IT'S here. After days of anticipation the promised big southerly swell coming off a slow moving low in the Tasman Sea has arrived.
Surfers were scrambling Wednesday morning as they searched for a beach break that could hold the long-period swells that marched in on the coast after long lulls.
At Maroochydore a handful of surfers looked for the edges of the set waves and even then had to commit to the barrel as the waves swept along the beach at rapid pace.
The story was the same at Mudjimba where sets were hitting the coffee rock at the point of the beach in front of the main boardwalk and travelling north at warp speed.
Those lucky or smart enough to pick the right waves were rewarded with speed runs on big, fast breaking walls that tested both their timing and the design qualities of their boards.
The swell was continuing to rise on the Gold Coast this morning where it had already hit well over six feet on the sets with the expectation from Sunshine Coast Daily surf forecaster Mike Perry that it will get bigger.
At Noosa, Noosa Festival of Surfing spokesman Phil Jarratt has been left hoping that, as expected, the swell direction will shift more south east over the next two days.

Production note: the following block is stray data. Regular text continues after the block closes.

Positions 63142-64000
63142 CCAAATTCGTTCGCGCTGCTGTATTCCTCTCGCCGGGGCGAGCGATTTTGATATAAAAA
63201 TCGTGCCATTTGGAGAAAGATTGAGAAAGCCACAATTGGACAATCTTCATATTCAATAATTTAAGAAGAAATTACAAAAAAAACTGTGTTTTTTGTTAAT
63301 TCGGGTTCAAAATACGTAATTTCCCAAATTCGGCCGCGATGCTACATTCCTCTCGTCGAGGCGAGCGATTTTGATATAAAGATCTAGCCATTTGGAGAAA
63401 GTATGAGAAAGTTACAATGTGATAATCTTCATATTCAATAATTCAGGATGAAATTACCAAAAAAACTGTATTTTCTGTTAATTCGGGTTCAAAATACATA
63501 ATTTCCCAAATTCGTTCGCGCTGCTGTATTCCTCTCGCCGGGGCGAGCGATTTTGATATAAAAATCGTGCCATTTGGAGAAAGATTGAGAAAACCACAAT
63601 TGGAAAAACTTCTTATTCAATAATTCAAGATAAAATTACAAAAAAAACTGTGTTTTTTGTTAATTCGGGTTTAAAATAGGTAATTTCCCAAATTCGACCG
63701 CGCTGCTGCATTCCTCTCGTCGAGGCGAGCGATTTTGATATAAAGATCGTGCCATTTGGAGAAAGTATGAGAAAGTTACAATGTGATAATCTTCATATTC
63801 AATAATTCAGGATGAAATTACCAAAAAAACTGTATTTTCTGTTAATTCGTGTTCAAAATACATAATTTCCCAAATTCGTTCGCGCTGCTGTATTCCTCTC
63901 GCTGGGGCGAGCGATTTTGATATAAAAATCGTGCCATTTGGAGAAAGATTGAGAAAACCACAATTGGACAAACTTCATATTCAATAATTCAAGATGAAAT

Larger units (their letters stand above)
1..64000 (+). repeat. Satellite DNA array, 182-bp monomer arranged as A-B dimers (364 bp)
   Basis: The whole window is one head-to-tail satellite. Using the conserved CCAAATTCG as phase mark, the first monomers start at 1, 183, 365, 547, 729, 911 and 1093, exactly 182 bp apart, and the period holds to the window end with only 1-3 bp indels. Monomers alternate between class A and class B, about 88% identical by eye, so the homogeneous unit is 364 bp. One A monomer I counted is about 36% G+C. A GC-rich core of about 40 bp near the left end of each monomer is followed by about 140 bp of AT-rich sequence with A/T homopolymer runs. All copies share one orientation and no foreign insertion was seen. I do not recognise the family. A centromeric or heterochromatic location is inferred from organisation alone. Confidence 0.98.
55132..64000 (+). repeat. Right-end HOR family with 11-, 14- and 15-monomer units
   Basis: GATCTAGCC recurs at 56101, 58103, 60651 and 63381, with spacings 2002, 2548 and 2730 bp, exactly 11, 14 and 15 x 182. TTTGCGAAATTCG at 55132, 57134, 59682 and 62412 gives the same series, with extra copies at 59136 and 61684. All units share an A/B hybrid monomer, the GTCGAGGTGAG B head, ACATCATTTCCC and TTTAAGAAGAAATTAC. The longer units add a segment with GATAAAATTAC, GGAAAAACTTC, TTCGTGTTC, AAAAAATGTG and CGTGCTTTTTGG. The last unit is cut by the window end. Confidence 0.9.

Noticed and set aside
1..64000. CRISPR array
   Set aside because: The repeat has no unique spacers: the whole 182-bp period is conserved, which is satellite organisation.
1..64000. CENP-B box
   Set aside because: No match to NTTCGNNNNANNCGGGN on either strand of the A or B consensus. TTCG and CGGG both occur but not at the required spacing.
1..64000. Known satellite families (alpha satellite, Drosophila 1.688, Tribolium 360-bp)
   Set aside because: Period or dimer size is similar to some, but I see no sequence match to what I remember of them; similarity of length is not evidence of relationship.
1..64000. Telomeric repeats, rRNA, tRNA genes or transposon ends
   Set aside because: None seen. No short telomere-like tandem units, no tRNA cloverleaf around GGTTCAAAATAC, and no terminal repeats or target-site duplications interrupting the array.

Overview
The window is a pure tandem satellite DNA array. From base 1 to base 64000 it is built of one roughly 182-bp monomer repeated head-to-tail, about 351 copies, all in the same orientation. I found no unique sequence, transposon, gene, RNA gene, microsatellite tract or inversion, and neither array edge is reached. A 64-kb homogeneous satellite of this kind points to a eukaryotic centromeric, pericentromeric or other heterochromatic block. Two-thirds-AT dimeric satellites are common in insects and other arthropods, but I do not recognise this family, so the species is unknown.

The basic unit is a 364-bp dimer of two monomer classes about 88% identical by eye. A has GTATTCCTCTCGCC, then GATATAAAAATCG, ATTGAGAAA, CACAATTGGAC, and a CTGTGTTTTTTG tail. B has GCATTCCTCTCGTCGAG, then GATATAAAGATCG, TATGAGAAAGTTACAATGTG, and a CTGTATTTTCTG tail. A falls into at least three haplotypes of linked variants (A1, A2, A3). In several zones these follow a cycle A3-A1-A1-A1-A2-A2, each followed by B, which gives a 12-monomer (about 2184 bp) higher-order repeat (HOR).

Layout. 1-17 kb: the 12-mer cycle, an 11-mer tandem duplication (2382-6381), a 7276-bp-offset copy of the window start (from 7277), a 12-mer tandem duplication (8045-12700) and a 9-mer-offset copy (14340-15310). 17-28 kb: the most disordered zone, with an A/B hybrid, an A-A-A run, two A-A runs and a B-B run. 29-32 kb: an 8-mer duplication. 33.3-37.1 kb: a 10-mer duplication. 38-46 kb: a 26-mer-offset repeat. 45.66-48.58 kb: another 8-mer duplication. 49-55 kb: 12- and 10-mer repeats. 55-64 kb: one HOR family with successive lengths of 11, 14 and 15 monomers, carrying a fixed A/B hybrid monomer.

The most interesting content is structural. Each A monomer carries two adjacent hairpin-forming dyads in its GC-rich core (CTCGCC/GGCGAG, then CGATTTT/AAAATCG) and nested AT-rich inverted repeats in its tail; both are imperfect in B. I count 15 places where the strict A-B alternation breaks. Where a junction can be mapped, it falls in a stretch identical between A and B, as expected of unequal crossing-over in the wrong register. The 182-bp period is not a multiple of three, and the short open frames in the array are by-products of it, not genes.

The strong southerly direction has meant waves a twice as big at the Noosa bar as they are on the town's famed points making the high tide conditions problematic and delaying the start of the days heats.
"We're not seeing it yet," he said of surf conditions at First Point which is all but missing the monster swell.
"The two hours at the top of the tide are a worry. If it shifts more east, and that's what predicted, it will improve."
Elsewhere surfers were looking for breaks with good southern exposure to extract the most of the conditions which are expected to continue through into the weekend although easing from Thursday.
Concern persists about predicted north easterly winds which at best will produce afternoon sea breezes on Saturday and Sunday and at worst kick in earlier putting an end to quality surf.
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